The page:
First of all, we can clearly see that he anticipates through these oriental astrologers the coming of non-Jews to the Christian faith, which will take place a few years after the death of Jesus. The act of prostrating oneself before Jesus, of offering what was most precious at the time, can only be understood if one intends to express a very great faith, and a faith that is coming of age. The threat that hangs over Jesus and the opposition he meets, not only from King Herod, but also from the people of Jerusalem, anticipates his trial and death, while presenting him in the guise of the new Moses, who faced a plot for elimination when he was still a child.
But this story, in its very magical dimension, seems to me to reveal something very striking about our spiritual journey. What brings these astrologers on the road to Jesus? A star. In other words, it is the attention to nature and the questions it raises that sets them in motion. Personally, I have always been fascinated by the world of astronomy and astrophysics, and the existence of this universe has always been for me an enigma; at dark times, when the scandal of evil tried to make me deny certain affirmations of faith, the mystery of the universe was there to keep open the question of God. When I hear Jesus speak of sheaf of wheat, mustard seed, sky birds, I know that all of this played a role in his journey.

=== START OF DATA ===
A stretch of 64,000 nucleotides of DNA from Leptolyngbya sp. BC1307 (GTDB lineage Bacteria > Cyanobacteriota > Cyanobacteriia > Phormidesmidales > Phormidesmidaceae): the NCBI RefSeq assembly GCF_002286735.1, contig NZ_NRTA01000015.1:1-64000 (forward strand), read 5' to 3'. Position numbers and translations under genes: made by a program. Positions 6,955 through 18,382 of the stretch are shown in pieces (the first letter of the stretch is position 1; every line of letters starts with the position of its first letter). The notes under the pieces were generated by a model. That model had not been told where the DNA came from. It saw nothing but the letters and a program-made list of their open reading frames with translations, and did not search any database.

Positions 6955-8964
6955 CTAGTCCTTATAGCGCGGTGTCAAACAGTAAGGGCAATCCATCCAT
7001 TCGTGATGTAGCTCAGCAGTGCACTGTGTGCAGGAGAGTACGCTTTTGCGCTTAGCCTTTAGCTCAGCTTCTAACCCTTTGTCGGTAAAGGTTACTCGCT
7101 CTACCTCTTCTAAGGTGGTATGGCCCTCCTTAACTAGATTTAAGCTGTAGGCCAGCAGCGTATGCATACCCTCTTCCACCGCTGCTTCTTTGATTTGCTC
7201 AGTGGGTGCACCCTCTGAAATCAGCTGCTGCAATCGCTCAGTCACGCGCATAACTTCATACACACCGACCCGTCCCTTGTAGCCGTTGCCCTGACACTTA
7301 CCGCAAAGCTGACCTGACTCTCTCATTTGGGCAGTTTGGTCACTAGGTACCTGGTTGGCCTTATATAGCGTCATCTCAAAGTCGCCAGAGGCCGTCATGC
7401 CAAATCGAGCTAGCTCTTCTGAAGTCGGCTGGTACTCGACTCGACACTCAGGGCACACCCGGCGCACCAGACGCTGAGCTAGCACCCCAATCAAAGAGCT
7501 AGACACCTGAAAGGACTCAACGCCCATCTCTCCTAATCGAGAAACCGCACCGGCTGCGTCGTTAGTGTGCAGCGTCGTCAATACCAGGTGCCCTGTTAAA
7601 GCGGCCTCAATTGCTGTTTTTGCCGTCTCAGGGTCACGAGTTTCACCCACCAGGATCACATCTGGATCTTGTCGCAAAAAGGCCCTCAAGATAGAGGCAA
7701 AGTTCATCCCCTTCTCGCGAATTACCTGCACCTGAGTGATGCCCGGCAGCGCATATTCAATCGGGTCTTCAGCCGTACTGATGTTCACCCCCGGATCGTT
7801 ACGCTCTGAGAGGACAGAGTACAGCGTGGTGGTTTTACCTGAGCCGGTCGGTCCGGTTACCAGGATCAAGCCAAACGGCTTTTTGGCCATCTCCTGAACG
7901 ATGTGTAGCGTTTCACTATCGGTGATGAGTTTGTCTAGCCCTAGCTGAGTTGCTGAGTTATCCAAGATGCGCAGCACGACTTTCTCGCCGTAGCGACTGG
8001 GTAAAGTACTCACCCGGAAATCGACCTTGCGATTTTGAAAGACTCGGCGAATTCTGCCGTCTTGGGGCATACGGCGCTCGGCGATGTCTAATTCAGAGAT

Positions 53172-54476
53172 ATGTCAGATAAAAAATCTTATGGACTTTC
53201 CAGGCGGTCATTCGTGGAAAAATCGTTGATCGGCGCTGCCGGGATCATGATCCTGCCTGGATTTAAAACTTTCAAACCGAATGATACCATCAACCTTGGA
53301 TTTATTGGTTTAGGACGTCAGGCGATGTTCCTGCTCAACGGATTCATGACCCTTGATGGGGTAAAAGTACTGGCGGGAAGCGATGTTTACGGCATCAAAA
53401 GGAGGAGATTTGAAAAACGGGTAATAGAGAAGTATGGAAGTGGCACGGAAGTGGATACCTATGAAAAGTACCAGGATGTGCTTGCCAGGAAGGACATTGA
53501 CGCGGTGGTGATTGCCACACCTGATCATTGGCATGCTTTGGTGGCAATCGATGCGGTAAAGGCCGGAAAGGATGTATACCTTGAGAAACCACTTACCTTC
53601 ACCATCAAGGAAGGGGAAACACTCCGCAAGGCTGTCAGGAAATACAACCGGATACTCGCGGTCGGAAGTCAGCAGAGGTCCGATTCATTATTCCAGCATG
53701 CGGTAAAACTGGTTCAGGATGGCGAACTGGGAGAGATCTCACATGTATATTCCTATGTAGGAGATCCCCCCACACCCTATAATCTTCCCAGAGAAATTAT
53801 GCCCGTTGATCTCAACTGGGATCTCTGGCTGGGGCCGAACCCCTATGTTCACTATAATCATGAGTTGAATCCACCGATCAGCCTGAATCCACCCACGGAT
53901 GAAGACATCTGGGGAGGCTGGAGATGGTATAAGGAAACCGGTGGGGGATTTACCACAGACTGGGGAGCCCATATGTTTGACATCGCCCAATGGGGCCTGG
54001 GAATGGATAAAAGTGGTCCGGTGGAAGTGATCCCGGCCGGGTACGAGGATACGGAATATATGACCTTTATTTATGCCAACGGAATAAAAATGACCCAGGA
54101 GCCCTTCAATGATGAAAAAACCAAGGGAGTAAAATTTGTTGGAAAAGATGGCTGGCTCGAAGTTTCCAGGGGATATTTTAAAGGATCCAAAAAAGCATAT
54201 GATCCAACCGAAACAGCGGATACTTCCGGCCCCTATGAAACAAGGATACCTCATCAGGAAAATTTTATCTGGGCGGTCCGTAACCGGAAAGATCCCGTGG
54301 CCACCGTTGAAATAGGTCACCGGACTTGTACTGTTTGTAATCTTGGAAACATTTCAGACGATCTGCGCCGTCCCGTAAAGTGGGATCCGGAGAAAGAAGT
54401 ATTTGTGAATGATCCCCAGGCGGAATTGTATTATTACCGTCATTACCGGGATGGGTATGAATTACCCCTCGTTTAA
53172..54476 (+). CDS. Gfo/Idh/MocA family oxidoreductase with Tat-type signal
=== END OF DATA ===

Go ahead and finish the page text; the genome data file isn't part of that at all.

What is even more surprising is to see Matthew give his nobility to dreams as a place to listen to the word of God: astrologers will be warned in dreams to avoid Herod. In fact, it is the whole psychic universe, with its areas of darkness and clarity, which also belongs to the universe of the revelation of the mystery of God. This fact fascinates me: we spend a third of our lives asleep, and this moment which is usually lived only as a time of recovery seems to have its place in God's plan.